Additionally, since Vale is built on top of an NLP library, you can also target specific segments of text — allowing you to, for example, warn about paragraphs that exceed a certain number of words or sentences that end with propositions.

Vale also supports context-specific rule configuration via HTML-style comments:

<!-- vale Style.Rule = NO -->
This is some text that has `Style.Rule` disabled.
<!-- vale Style.Rule = YES -->

This makes it possible to selectively break certain rules without having to disable them globally.

Sub-second performance

Vale is designed to be fast enough to be included in continuous integration test suites for large (> 1,000 files) repositories. To give you an idea of its performance, we ran Vale on three GitHub repositories of varying sizes and formats:

A summary of Vale’s performance on various formats
The tests were performed using a MacBook Pro 2.9 GHz Intel Core i7 running macOS Sierra 10.13.3.

In each case, Vale was configured to lint against its built-in write-good style. As you can see, it took an approximate average of only 0.0441 seconds to lint each file.

Integration Assistance

If Vale seems like it could be useful for your company or organization, you may want to consider our Integration Assistance consulting service.

See below for a summary of a few of our available services. If you’d like to see a real example, you can check out the issue and PR we opened for Linode.

Vocabulary Generation

While spell-checking services are used by nearly everyone, it’s still surprisingly difficult to employ as part of a continuous integration (CI) test suite. The primary reasons for this are:

  1. Markup syntax: If you’re writing technical documentation of any kind, there’s a good chance that you need to include code snippets, command-line prompts, and other non-prose sections that shouldn’t cause spelling errors.
  2. Specialized terminology: Almost every organization uses terminology that you won’t find in standard spell-checking dictionaries (e.g., brand names, technical terms, and websites).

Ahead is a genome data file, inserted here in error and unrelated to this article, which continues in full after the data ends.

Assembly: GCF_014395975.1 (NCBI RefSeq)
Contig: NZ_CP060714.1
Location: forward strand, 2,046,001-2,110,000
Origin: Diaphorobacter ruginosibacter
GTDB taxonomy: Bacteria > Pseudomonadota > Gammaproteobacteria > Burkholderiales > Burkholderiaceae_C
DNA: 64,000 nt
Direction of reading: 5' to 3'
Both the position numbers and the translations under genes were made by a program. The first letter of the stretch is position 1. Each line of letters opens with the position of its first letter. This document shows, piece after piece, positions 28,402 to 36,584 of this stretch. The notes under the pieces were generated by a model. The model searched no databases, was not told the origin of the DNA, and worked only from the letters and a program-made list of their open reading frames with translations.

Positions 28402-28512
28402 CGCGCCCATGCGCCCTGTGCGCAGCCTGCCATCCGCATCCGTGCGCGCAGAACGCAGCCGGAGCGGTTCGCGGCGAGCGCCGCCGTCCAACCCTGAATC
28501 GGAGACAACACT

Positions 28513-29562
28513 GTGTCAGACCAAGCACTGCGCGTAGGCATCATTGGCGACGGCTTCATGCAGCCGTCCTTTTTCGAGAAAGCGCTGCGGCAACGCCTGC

Vale’s spell-checking extension point is capable of addressing both of these issues. For (1), you get to leverage the scoping system we discussed earlier — making it possible to intelligently handle markup, which is impossible with standard spell-checking utilities.

For (2), we’ll generate a custom spelling vocabulary file from your actual content. This will be a case-insensitive, plain-text file consisting of one spelling exception per line:


Style Creation

We’ll create a Vale-compatible version of your house style, allowing you to ensure that all of your content adheres to your internal guidelines.

You’ll receive a complete, easy-to-maintain repository (following the layout of our boilerplate) with unit tests and examples for your style guide.

Custom Scoping

If you’re using a static site generator, there’s a good chance that your documentation includes non-standard markup (e.g., Jekyll’s Includes or Hugo’s Shortcodes).

We’ll create custom scoping patterns that teach Vale to handle these sections correctly, allowing you to keep your output free of false positives.

Going Forward

There’s still a lot planned for future versions of Vale, including adding support for LaTeX, expanding the selection of built-in styles, and adding SEO-related scopes.

If you’d like to get involved or run into any problems, feel free to open an issue over at the GitHub repository.